The Mayor of Matthews recently made a high-profile stand for more money to build Charlotte roads. In light of his big demands, it's easy to forget the town he's in charge of is only a very small slice of Mecklenburg County's 800,000-person population. In fact, Matthews is small enough that Mayor Lee Myers keeps an exact tally, and the day we met last week he'd just received an update: "26,302 as of this morning," says Myers. "We had two babies born at the hospital in Matthews last night." Technically, those are the only people Mayor Myers answers to. But when it comes to roads, he sees his role as much larger. "I leave my house and take Sardis road, " Mayor Myers says, tracing his commute on a large map sprawled on the conference table of his uptown law office. He says the whole route takes him about 20 minutes. "I leave for work at 5:30 in the morning," he says "There is no traffic." In other words, Myers spends a lot more time complaining about Charlotte's congested roads than he actually does sitting in traffic. "A few times a year, I will have some reason I need to stay in Matthews area or need to travel during a congested time. That's all I need to know to know there's a problem." Armed with that knowledge, and in his typical outspoken fashion, Mayor Myers muscled his way to the front of the auditorium when then vice-presidential candidate Joe Biden visited Charlotte in September. "I asked him that he should not forget the small towns and the cities across this country," said Myers, moments after speaking with Biden. "For example, transit and transportation, we need more funding for our infrastructure. We're not getting that. That was my message to him and I held onto his hand as long as I could and I said "don't forget the small towns and the cities in this country." And what did Biden say to that? "He said he's gonna put the infrastructure back in," said Myers. "But I want to see some action." Which is why Myers went a step further this month and wrote to President-elect Obama on the letterhead of the Mecklenburg Union Metropolitan Planning Organization. It's a group responsible for prioritizing road projects in the region and Myers is currently the chairman. In his letter, he asked the President-elect to freeze federal funding for North Carolina highways until an investigation is done of the state's transportation funding procedures. "To determine if the funding is being allocated where the need is," says Myers. "I'm using the Fayetteville project as an example of federal dollars being placed in an area where the need is not as great as is 485." Myers' letter did not sit well with Fayetteville politicians who recently managed to get a freeway loop for their own city prioritized ahead of plans to complete the remaining six miles of I-485. They're calling Myers a whiner. But the Matthews Mayor says I-485 should obviously come first because it handles 13 times as many cars on a daily basis. And he's not alone: "I think he is sharing the frustration that all of us feel here," says Bob Morgan, CEO of the Charlotte Chamber of Commerce. "With 485, we are six miles to completion and yet there are no plans to begin the construction of that final leg until 2015." Morgan is wary, though of Mayor Myers' approach. North Carolina collects $980 million a year from Washington for road projects - many of which would grind to a halt if the President-elect heeds Myers' request. Ned Curran has a similar concern. He's the chairman of a local transportation advisory Committee of 21. "While I applaud the effort, I certainly would not want to see a prohibition on road money coming to North Carolina," says Curran. "We need all the financing we can get - particularly at a pretty critical time when Washington may be looking at spreading money around." The prospect of a federal stimulus package that would include an infusion of cash for roads is exactly why Myers felt his letter to Obama was timely. He wants to make sure that money goes to the projects that are needed most. And when it comes to finishing I-485, he says he's not just protecting his turf because, after all, the loop is already finished in Matthews. He also says he's had a lot of local officials thank him for writing the letter. "Perhaps I'm the only one who's taken the time and initiative to send a letter, but they've voiced the same complaints." It's a position Myers is used to - and even thrives on - as the son of a former Mecklenburg County Commissioner, and also a self-described Type-A personality who played football at East Mecklenburg High School. "I'm a team player," says Myers. "But by the same token, I was the captain of the defensive team. So I'm used to being the captain and getting people going in the right direction to achieve a common goal." And as with football, the size of your hometown has nothing to do with your ability win. Matthews Mayor Lee Myers doesn't represent most of the drivers on Charlotte's roads, and he doesn't even feel their pain with his traffic-free commute each day. But that hasn't kept him from making a lot of noise on their behalf.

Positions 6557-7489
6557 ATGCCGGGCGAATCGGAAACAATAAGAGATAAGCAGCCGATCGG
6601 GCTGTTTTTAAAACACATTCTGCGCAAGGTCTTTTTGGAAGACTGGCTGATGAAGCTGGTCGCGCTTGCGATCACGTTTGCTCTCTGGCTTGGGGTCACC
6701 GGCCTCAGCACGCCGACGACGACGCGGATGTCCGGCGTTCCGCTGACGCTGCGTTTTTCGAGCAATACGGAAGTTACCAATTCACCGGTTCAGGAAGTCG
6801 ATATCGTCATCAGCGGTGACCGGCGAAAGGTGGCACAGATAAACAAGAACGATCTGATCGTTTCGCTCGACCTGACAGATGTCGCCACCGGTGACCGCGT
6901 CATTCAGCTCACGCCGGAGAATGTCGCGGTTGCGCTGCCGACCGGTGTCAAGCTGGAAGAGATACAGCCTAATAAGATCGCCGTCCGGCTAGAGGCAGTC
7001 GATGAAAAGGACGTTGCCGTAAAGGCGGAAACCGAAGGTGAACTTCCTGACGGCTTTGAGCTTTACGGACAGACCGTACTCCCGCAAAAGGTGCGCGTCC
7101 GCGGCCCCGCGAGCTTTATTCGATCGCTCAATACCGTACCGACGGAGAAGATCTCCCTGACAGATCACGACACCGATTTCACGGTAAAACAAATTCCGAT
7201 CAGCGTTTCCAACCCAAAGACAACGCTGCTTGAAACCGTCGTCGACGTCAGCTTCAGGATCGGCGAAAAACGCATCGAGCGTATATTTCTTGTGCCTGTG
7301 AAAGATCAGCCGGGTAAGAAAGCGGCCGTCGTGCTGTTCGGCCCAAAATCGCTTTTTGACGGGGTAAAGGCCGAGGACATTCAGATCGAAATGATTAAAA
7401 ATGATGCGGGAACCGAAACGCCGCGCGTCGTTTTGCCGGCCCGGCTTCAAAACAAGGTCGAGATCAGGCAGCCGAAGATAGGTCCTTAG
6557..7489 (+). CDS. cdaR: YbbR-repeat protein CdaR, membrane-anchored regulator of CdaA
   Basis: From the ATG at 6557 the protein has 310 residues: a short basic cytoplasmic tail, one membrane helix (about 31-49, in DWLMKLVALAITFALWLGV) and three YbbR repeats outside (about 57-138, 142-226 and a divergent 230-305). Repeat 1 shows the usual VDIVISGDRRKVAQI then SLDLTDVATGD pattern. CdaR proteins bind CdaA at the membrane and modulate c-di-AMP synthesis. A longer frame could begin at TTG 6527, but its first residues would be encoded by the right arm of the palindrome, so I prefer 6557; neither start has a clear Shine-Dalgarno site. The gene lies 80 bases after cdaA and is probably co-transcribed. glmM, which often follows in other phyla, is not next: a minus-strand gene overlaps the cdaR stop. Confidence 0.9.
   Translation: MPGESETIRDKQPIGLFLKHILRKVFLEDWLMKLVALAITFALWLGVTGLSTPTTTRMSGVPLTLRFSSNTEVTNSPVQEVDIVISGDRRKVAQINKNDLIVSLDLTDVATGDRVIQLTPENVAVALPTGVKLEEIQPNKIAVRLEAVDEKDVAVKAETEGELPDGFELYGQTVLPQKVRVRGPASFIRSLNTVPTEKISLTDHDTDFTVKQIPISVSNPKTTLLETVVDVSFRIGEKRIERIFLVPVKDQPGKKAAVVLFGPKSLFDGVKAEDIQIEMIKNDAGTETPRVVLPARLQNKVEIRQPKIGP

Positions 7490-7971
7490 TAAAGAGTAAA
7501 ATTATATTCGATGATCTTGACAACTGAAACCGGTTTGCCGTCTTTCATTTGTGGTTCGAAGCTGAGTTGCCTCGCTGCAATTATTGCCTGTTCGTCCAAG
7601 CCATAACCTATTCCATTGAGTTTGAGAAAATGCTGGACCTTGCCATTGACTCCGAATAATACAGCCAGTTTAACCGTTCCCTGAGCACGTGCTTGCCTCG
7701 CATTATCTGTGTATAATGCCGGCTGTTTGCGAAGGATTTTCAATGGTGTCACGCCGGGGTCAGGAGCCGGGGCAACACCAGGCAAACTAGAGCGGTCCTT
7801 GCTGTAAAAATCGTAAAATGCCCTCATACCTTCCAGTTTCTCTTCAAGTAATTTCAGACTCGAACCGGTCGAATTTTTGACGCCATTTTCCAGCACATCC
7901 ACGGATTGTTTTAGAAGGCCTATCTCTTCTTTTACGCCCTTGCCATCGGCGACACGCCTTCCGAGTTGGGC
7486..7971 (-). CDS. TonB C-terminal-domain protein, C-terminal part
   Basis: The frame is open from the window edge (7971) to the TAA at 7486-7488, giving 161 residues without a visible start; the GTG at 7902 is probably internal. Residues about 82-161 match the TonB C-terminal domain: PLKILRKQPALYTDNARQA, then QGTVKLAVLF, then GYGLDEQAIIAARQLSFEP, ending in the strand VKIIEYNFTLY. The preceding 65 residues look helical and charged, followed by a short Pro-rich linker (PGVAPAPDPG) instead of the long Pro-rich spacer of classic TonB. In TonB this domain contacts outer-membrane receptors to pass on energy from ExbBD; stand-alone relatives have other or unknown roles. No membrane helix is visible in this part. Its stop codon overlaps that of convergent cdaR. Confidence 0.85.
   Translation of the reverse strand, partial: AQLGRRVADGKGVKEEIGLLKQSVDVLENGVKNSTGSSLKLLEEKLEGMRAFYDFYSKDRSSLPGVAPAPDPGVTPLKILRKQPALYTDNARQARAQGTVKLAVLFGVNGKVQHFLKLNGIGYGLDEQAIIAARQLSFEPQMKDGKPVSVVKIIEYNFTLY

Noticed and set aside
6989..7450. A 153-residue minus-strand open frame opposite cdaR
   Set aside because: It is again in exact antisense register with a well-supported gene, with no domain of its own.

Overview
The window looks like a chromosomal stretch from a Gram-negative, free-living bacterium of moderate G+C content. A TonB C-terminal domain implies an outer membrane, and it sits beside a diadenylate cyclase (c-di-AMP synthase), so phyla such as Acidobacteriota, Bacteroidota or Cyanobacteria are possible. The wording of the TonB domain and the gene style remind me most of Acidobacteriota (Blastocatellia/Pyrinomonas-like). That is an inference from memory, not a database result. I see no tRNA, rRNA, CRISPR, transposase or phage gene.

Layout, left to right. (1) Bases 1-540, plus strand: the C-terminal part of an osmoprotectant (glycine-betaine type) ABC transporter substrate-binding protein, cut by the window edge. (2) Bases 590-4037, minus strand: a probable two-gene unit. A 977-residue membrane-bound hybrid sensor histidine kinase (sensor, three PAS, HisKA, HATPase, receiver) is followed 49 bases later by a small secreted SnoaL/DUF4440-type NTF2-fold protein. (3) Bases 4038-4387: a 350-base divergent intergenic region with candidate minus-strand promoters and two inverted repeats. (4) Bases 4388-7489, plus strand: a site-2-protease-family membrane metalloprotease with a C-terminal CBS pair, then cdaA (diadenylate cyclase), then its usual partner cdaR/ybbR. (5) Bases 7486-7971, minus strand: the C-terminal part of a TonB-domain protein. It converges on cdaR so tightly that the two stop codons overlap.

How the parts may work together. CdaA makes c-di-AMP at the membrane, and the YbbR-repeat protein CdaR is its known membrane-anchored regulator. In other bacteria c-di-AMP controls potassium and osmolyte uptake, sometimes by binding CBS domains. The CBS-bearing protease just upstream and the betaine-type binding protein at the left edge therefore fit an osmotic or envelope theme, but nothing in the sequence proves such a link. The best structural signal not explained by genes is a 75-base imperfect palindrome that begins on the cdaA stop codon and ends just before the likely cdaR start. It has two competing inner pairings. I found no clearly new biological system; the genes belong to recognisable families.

Matthews mayor makes big waves on road issues
By Julie Rose • Dec 29, 2008